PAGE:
Primary Health Care Research and Development



Managing chronic disease: a case study of an innovative role in respiratory nursing practice


Sonja McIlfatrick a1c1, Felicity Hasson a1, Hugh P. McKenna a2, Sinead Keeney a3, Marlene Sinclair a4 and Brenda Poulton a4
a1 Institute of Nursing Research, School of Nursing, University of Ulster, UK
a2 Faculty of Life and Health Sciences, University of Ulster, UK
a3 Institute of Nursing Research, School of Nursing, University of Ulster, UK
a4 Institute of Nursing Research, University of Ulster, UK

Article author query
mcilfatrick s   [Google Scholar] 
hasson f   [Google Scholar] 
mckenna hp   [Google Scholar] 
keeney s   [Google Scholar] 
sinclair m   [Google Scholar] 
poulton b   [Google Scholar] 
 

Abstract

Background: The increased incidence of chronic disease in recent years represents a significant challenge for the National Health Service. This coupled with substantial reforms in recent years has resulted in many changes in the delivery of healthcare, such as the proliferation of new nursing and midwifery roles. One such role is the Respiratory Nurse Specialist. Aims: The aim of this paper is to explore the role of the RNS from the post-holder and service perspective. This includes examining the organizational infrastructure, working relationships, career paths, perceived benefits and enablers and barriers required to make this role successful. Methods: A naturalistic case study methodology was adopted and a variety of data collection approaches were used. These included semi-structured interviews with the post-holder, line manager and Director of Finance, non-participant observation of practice, review of job description, audit data and other relevant documentation relating to the post. Findings: Findings revealed evidence of the role being innovative and effective. These related to the role context; role delivery, skills and knowledge required; the personal characteristics of the post-holder, the impact on multidisciplinary integrated working and the response to the needs of patients and communities. Conclusions: This case study illustrates the value and potential of nurses to lead and co-ordinate the care for patients with chronic diseases, and specifically the provision of a high-quality respiratory service.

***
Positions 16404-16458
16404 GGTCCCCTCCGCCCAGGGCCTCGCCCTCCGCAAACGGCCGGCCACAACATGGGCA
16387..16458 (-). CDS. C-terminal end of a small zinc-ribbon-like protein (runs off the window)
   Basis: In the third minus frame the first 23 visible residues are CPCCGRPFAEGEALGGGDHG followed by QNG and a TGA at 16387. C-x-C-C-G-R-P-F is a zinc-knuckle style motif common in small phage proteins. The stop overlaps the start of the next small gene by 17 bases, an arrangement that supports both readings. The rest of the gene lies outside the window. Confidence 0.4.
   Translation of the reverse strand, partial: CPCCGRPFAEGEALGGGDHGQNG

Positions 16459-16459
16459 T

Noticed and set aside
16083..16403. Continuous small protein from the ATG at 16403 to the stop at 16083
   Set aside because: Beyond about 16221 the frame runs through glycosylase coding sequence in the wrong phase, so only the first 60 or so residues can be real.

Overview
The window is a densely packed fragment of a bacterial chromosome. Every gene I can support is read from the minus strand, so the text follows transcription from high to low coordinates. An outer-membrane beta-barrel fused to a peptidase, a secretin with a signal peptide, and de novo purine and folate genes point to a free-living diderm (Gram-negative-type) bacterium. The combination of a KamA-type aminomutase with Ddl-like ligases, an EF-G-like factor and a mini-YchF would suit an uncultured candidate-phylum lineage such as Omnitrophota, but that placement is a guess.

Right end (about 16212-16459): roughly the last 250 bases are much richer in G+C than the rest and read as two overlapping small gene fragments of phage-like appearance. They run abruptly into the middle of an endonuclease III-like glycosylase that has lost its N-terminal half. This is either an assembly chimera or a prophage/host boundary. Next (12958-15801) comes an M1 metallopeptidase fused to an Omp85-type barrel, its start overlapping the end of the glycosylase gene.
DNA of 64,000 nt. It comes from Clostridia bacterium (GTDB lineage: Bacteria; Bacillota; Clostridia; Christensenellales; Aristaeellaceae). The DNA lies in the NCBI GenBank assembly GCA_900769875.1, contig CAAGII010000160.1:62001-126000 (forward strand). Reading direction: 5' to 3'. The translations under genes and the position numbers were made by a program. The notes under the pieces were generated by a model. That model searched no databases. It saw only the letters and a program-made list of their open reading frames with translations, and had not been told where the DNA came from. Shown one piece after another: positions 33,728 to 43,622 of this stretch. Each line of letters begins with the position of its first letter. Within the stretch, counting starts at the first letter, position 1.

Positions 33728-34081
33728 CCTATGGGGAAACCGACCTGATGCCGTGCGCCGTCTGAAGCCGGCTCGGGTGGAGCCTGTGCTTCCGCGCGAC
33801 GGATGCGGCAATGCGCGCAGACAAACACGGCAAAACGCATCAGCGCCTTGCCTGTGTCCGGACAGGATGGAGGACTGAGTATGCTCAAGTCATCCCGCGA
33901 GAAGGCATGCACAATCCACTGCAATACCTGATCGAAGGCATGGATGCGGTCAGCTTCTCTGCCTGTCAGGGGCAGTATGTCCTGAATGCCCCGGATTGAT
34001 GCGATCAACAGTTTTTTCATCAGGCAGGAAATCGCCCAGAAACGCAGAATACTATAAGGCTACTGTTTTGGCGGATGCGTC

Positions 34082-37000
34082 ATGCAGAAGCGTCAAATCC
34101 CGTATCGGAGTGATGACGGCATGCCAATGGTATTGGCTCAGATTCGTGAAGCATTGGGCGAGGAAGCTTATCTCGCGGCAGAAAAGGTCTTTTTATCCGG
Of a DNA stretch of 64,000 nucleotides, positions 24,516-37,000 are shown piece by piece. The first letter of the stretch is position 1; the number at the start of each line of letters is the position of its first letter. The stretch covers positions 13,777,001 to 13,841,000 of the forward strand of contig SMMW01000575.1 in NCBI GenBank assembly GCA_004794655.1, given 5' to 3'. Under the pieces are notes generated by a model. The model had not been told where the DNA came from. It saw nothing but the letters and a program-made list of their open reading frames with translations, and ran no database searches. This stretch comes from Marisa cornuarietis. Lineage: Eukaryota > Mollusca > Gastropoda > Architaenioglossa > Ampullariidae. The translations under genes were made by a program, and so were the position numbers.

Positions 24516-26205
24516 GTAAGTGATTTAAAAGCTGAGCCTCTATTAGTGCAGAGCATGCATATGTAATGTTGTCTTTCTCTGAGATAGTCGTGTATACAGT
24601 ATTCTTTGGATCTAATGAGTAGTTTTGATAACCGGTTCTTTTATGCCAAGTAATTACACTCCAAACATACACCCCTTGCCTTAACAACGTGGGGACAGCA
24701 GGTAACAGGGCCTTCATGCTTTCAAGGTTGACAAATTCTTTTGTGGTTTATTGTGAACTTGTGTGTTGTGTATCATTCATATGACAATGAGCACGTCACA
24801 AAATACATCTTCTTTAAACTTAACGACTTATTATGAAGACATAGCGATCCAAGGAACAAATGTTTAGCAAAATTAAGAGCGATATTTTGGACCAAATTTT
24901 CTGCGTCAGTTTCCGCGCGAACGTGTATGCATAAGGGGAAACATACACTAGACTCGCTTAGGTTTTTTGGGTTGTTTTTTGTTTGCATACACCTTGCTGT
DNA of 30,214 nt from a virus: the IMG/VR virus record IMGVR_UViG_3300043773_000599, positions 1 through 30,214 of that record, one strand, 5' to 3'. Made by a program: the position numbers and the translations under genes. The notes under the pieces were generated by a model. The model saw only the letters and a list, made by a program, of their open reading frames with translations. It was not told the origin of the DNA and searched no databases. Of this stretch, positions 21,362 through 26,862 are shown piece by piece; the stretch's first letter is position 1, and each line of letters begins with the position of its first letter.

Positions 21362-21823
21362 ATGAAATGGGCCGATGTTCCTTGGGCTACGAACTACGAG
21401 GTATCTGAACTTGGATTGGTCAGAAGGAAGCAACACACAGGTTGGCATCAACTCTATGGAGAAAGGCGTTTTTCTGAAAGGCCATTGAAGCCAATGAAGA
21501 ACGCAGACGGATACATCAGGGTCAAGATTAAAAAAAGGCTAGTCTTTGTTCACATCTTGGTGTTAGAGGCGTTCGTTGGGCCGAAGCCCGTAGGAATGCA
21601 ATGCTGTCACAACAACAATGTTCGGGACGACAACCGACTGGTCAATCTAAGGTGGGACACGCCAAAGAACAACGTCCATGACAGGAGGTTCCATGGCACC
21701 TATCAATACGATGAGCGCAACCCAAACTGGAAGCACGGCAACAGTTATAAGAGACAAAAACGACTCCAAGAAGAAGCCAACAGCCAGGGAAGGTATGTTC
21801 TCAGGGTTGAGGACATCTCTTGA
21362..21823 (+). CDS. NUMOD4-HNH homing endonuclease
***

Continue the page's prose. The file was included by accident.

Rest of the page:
(Published Online July 4 2007)
(Received November 2005)
(Accepted March 2007)


Key Words: chronic disease; primary care; respiratory nurse specialist; role clarification; specialist practice.

Correspondence:
c1 Address for correspondence: Dr Sonja McIlfatrick, Institute of Nursing Research and School of Nursing, University of Ulster, Shore Road, Newtownabbey, BT37 0QB, UK. Email: sj.mcilfatrick@ulster.ac.uk


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